There are no clear instructions for prisoners to reach their counselor in times of need.  Sending a kite — the prison form of written communication — or making a request with an officer may get them seen in a week or two. But sometimes the request is never conveyed to the counselor, and often the counselor doesn’t have time.

I know of prisoners who have cut themselves, threatened suicide or declared a “mental health emergency” to gain the attention of a counselor sooner. Even in dicey situations, the wait time can be anywhere from an hour to two days. 

In 2019, the advocacy group Disability Rights of Washington won a lawsuit against the state about its restrictive environment and limited treatment. 

As part of the settlement, the department received $5 million to hire additional program staff and retrofit the cell doors in one of the three treatment units. The latter allowed prisoners to enter and exit their cells using keys, providing much more opportunity for them to be outside of the cells during the day and evening.

These allowances were curtailed during the pandemic but finally reinstated in January 2023. The treatment units also have extended recreational time in the yard, allowing residents of all three units to commingle. New recreation staff have been hired to oversee programs. 

But staff shortages remain a problem, and programs are still canceled as a result. The department is aggressively campaigning for recruits, and has recently made some hires. 

Officer Pence said she thinks the improvements have been good for morale. Increased programming provides prisoners with something to “take care of and nurture,” she said, adding that one unit sergeant erected spaces for cornhole games so that staff and the incarcerated population could build rapport.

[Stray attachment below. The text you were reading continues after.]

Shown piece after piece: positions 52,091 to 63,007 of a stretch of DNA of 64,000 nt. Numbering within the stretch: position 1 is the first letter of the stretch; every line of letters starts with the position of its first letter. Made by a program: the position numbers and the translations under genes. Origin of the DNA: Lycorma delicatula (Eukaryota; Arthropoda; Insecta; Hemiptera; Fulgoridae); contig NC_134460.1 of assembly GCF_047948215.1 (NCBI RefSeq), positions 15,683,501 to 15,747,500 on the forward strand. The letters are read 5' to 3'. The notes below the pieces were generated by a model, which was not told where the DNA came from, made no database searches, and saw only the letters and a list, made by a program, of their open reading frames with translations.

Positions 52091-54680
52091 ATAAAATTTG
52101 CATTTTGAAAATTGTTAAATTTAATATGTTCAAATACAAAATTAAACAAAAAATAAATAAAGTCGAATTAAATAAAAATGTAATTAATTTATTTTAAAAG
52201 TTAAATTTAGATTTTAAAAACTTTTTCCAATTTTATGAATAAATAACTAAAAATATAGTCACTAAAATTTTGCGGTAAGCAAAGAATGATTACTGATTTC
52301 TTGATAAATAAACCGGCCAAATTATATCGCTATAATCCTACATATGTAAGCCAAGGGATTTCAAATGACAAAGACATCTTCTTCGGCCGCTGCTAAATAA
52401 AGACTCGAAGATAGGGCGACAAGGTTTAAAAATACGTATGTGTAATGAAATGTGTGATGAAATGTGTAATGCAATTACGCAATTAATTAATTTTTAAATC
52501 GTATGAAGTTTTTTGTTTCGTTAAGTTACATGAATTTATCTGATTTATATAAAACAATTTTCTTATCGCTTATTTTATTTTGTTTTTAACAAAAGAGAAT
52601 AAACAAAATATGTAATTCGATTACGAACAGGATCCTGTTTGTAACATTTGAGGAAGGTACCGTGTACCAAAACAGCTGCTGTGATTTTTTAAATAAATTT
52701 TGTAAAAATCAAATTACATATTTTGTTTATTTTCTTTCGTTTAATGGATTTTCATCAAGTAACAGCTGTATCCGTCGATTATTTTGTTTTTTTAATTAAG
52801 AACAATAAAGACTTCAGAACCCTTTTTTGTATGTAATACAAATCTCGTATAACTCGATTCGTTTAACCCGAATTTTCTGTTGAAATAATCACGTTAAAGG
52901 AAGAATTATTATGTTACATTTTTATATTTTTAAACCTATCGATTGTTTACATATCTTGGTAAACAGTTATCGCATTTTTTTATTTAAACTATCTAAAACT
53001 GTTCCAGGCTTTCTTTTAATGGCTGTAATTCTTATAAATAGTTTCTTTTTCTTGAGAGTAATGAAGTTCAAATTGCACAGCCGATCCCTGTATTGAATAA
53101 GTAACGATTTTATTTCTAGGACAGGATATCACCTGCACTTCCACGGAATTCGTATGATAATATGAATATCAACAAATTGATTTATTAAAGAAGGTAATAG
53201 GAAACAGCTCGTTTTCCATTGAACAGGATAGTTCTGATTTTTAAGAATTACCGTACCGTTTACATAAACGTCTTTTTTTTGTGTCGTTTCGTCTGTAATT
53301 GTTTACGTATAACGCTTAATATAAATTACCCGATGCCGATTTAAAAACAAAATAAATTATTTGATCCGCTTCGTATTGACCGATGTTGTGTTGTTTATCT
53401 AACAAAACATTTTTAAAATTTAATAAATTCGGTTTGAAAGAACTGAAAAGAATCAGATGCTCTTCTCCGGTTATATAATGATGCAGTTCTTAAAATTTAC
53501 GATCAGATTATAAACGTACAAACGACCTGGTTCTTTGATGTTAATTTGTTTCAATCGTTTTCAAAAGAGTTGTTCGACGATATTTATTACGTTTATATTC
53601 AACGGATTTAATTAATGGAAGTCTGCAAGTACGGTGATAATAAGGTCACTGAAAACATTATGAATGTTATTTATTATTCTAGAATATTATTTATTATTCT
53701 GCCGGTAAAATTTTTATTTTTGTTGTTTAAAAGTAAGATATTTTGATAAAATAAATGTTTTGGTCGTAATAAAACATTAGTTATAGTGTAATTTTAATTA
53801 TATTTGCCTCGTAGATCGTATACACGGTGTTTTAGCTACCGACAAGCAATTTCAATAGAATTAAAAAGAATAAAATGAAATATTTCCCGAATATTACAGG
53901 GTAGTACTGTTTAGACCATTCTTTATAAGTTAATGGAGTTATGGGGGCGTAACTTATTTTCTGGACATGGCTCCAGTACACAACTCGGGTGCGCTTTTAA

Reasons for hope

Washington state has its fair share of problems, but there are staff here who sincerely care about creating better outcomes for the population. There are several new hires who have good attitudes and appear to be adjusting well. There is also a new sergeant who is keeping things calm and figuring out ways to get us out of our cells during the modified lockdown. 

Acosta said that she enjoys her job because she gets to see the humanity inside the prison. 

“The best part of my job isn’t the crazy things that make good stories,” she said. “It’s making an offender laugh for the first time after a long and difficult depressive episode. It’s hearing a terrible rendition of a rap song and the rapper being able to do it with pride despite how awful it is. It’s hearing an offender saying thank you for helping him.”

Pence said that the treatment units are the one place where she feels she can still make a difference. That’s why she has worked here for six of her nine years with the corrections department. 

“If I can talk someone out of thinking about harming themselves, then it is a good day,” she said.

Disclaimer: The views in this article are those of the author. Prison Journalism Project has verified the writer’s identity and basic facts such as the names of institutions mentioned.

Jeffrey McKee is a writer incarcerated in Washington.